This car was built in May 1990 for the 1991 model year then shipped over to America, where Acura used it as a marketing vehicle. What this job entailed is unknown, but the car managed to rack up about 50,000 miles doing it before it was loaned off to a university’s engineering program in the mid 1990s. The university kept the car for over a decade, at some point putting the car under a cover then just forgetting about it. Once it was discovered again it was given back to Acura, who did the same thing as the university and let it sit.
Thankfully, this NSX was given a third chance when Acura gave it a restoration in 2019. The vehicle was given bodywork and a repaint in its original color, its powertrain revived from years of sitting, and missing pieces replaced. But this wasn’t a total restoration and parts of the car were left as-is.
When I drove the car I noticed that the air conditioner blew sort of lukewarm, one of the power windows wasn’t working, the driver seat was worn, and the radio didn’t work. Instead, there was Bluetooth cleverly hidden behind the factory controls. And the clutch was definitely on the tail end of its life. Many journalists before me weren’t gentle with the car. But it wore its nearly 65,000 miles with pride.
I like to think of this car as a museum piece. It isn’t perfect and it has signs of having lived an actual life, but it’s presented in good enough shape to still make your mouth water.
Driving the NSX once again drew feelings of commanding my Beat. Each shift was accompanied with a satisfying tactile click. The throttle pedal was like a means of direct communication with the engine. And the steering wasn’t just direct–it didn’t even have power steering–but I felt what the tires and the suspension was doing through it. Driving the NSX is a sensory experience and everything but taste gets a workout. Driving the NSX feels like an extension of yourself, rather than operating a vehicle.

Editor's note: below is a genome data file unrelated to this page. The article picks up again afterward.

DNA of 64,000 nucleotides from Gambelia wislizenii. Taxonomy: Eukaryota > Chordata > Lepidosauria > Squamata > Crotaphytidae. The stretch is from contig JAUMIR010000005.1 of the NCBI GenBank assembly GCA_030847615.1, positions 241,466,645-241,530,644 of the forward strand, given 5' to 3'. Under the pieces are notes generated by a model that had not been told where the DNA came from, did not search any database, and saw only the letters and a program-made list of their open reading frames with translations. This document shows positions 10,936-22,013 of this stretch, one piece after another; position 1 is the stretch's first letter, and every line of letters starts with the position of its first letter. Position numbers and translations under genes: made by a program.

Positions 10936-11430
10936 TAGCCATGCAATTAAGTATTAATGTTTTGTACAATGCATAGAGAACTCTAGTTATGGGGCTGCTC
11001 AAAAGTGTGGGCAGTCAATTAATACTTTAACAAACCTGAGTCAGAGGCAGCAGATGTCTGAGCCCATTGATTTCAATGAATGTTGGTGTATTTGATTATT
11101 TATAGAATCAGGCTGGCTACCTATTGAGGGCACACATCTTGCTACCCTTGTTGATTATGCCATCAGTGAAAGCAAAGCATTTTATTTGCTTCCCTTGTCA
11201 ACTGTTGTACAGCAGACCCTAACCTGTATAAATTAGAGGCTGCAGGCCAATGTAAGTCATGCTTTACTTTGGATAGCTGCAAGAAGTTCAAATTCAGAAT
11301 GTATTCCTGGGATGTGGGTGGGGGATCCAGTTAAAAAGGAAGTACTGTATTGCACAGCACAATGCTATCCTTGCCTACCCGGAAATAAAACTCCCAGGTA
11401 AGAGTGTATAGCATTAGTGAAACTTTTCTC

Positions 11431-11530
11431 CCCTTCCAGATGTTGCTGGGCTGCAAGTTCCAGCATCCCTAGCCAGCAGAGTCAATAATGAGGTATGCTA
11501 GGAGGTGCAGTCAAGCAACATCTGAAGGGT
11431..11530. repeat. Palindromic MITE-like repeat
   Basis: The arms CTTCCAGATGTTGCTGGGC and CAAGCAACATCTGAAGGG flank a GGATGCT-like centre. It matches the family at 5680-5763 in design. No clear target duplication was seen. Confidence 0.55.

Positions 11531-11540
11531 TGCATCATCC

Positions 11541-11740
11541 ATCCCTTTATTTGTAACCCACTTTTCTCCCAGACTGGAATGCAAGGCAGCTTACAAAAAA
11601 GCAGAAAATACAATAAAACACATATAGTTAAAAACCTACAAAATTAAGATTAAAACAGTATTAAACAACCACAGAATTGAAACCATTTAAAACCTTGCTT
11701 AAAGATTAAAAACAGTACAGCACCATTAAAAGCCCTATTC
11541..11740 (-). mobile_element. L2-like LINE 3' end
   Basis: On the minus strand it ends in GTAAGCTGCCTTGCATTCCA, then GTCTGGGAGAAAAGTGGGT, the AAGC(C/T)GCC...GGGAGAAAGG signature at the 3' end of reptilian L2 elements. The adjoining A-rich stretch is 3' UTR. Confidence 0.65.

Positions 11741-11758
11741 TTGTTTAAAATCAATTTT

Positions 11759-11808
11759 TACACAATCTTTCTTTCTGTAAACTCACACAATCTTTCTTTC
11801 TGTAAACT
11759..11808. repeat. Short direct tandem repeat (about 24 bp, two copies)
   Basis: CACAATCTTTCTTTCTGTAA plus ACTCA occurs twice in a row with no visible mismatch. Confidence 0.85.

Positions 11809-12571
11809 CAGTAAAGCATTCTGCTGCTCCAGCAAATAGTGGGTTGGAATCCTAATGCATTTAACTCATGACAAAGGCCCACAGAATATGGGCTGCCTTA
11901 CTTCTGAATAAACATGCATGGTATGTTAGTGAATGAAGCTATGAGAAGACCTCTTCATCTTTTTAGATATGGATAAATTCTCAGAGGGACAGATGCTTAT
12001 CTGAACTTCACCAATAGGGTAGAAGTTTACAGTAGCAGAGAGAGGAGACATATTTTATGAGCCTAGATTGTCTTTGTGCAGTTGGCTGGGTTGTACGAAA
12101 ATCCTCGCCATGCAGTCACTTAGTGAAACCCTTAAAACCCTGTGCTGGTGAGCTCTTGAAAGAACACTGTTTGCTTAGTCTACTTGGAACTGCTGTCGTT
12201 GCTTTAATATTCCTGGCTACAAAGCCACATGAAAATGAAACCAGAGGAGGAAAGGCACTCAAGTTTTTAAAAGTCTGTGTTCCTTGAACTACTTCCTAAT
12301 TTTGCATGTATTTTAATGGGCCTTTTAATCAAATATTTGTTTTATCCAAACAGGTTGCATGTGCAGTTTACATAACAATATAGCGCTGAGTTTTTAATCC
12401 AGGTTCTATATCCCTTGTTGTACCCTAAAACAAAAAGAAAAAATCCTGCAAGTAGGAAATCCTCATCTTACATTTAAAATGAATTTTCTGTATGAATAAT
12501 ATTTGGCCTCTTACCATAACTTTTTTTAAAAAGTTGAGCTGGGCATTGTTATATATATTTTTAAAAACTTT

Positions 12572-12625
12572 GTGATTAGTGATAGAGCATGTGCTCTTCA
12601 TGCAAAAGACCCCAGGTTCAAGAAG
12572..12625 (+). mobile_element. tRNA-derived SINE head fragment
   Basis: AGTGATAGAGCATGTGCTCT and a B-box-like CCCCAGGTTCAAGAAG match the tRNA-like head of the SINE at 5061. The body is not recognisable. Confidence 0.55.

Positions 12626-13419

On the performance side, the old NSX is good for a zero to 60 mph sprint of about 5.2 seconds. That makes it less than a second faster than my Volkswagen Touareg V10 TDI (high 6 seconds) and right on the mark with my Saturn Sky Red Line (low 5 seconds). It was about as fast as I thought that fast cars were. And truth be told, 5.2 seconds is still decent today.
Handling was similarly great, as the NSX feels like it pivots around your spine. It following curves without drama, headed right in the direction that you’re commanding it. I never felt the need to push this NSX harder. Weirdly, I felt that it never really asked me to push it harder, either. Some cars seemingly taunt you into pushing them past the limit. The original NSX is fine going your speed, whatever it is. And even my sense of smell got a treat, too. The car’s old leather and plastic made for an aroma that reminded me of riding around in the cars of my childhood.
At times I punched my flats into the floorboard and that engine responded with a V6 symphony. The NSX played its notes at just the right volume and right on key, delivering a raspy soundtrack directly into my ears.
Couple it to the snappy acceleration, mechanical feel of the transmission, and the touch of the wheel and it’s an experience that might be the closest you could get to Valhalla without actually dying.
I sometimes like to say that an old analog vehicle is like taking control of a time machine. That’s not really the case here. This car is 31 years old but it actually didn’t feel all that old to me. Honda engineered a car that was ahead of its time and you feel it behind the wheel. It’s really just an infotainment screen, throttle-by-wire, and power steering away from being something that Acura could probably sell today.
Why This Old Car Is So Good
Later in the day I drove this car’s successor and the final edition of that successor. They’re objectively better cars that have the ability to change everything that you think you know about speed. Those cars are like the nifty powered ratchets that you can buy today. But this car is like the old ratchet in your toolbox. It’s a little worn and not as handy as your zippy Milwaukee, but gripping it and busting some nuts with it is still a fantastic time.
And best of all, when this car was new it smoked the Porsche and Ferrari sports car establishment for a price tens of thousands of dollars less.
Earlier, I noted that this car felt a lot like my Beat, and it does. That little drop-top kei sports car hands you a similar experience, but on a much smaller, slower, and cheaper scale. But that actually makes sense. Honda was only one of a number of manufacturers building performance cars in the kei category. The Beat even launched in the same year as the original NSX.
Still, after the event I found myself searching for an old NSX to buy. I briefly lied to myself, telling myself that I could find one for cheap. Such a car could not be found. I even searched Japanese auction statistics and even beater NSX sell for $25,000 out there. Thus, the NSX will remain a car that is inaccessible for many enthusiasts. And that’s sad, because a car like this deserves to be experienced by the masses.